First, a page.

If you’ve been congratulating yourself for fitting in the recommended 150 minutes of physical activity a week, listen up. Those barre or spin classes might not be enough. On the flip side, if you’re convinced that you don’t have time for exercise, think again.
Exercise scientists are discovering that keeping your heart healthy and your joints limber isn’t simply about meeting the American Heart Association’s suggestions for physical activity. (Though it’s a good place to start.) The truth is that being active for 30 minutes a day doesn’t undo 23.5 hours of sitting. You also have to minimize the overall time you are sedentary. That means seizing tiny opportunities to be active throughout the day.
“Movement snacks,” short bursts of activity incorporated into daily life, can be an effective way of squeezing in motion and maintaining strength and flexibility. Some examples of movement snacks include:
- Taking the stairs to your office
- Parking further away and walking
- Getting outside for a 10-minute walk during lunch
- Watching live TV and doing chores during commercials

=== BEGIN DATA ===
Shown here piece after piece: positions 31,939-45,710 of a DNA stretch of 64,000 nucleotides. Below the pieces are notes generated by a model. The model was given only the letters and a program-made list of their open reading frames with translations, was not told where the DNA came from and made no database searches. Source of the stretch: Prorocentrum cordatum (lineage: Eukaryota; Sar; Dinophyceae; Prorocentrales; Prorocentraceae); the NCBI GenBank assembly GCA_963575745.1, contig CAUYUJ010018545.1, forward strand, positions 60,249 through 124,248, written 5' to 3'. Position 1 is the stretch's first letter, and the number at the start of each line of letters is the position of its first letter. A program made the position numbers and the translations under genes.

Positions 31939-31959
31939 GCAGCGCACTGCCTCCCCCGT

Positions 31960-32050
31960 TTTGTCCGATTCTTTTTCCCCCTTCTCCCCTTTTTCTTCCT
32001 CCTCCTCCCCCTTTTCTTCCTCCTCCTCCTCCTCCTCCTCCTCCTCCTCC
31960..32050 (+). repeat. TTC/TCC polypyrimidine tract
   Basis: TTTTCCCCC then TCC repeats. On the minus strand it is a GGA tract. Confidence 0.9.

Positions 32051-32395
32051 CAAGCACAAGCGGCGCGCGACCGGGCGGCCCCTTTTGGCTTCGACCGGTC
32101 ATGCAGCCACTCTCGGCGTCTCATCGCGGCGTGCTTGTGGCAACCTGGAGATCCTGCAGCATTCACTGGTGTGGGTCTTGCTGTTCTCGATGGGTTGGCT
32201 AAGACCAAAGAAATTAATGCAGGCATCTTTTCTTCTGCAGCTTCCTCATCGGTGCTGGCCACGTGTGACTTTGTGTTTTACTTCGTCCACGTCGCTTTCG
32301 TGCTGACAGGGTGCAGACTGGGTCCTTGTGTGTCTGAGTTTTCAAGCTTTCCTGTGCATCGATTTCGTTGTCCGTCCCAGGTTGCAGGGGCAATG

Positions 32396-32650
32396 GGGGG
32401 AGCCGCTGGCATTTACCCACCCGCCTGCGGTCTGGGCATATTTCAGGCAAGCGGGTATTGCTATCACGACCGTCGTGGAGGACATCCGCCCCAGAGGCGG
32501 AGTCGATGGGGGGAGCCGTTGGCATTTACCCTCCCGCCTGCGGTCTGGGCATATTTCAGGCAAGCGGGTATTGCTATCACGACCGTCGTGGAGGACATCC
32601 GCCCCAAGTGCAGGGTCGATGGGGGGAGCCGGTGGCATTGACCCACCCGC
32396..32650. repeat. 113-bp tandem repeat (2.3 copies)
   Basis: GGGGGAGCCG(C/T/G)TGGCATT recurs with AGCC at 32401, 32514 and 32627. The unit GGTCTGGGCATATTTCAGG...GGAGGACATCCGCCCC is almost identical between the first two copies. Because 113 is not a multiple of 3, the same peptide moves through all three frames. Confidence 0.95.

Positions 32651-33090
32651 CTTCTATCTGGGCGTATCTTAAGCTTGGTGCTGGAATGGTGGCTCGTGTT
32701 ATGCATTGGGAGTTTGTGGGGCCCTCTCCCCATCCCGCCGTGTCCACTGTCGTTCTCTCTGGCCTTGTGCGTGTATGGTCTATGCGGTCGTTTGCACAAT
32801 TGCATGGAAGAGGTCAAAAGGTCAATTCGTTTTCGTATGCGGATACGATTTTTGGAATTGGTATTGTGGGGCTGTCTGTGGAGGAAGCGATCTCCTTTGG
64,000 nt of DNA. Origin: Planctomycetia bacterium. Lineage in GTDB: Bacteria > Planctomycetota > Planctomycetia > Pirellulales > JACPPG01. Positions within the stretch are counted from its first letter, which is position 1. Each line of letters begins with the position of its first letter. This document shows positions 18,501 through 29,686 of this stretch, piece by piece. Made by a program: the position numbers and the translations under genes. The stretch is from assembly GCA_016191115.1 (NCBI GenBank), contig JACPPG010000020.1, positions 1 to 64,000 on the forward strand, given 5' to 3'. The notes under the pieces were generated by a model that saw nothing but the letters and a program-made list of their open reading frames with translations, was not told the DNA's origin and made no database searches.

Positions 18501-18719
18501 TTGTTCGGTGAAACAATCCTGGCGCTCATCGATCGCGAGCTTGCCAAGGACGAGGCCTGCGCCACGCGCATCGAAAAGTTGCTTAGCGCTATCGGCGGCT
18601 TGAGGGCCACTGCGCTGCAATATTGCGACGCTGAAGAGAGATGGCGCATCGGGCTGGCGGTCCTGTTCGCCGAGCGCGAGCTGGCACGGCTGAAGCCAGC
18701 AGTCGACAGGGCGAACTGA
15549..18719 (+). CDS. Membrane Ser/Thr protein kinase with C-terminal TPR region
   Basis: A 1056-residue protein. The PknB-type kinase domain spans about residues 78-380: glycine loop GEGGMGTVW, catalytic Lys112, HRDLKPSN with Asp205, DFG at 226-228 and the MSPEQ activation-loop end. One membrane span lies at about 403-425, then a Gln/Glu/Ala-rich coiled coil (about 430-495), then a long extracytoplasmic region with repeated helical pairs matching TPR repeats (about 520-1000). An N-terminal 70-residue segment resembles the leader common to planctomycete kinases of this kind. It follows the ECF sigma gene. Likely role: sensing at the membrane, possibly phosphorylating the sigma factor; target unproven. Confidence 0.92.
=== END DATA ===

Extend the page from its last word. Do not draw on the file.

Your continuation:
- Chasing your kids at the park
- Taking 5 minutes to do stretches at your desk.
Data from one study suggests that older adults who participate in a “little and often” exercise snacking program could improve leg muscle function and size. Leg muscle is critical for daily mobility. While that research focuses on older individuals, movement snacks have the potential to benefit everyone.
When you move your body even for short periods of time you lubricate joints and challenge muscle tissue, both of which contribute to overall physical fitness. For individuals struggling to fit workout time into their lives, movement snacks are a great place to start. Physical activity doesn’t have to occur in a gym for it to be beneficial.
Individuals who already workout regularly can increase their overall activity level by incorporating movement snacks into their days. The more hours people spend doing physical activity of any kind, the lower their risk of chronic illness and death. For the best health, it’s important to move throughout the entire day.
Katina Salvey is a physical therapist at Vancouver Clinic—Columbia Tech Center. She enjoys teaching individuals how to take care of their body and avoid reinjury.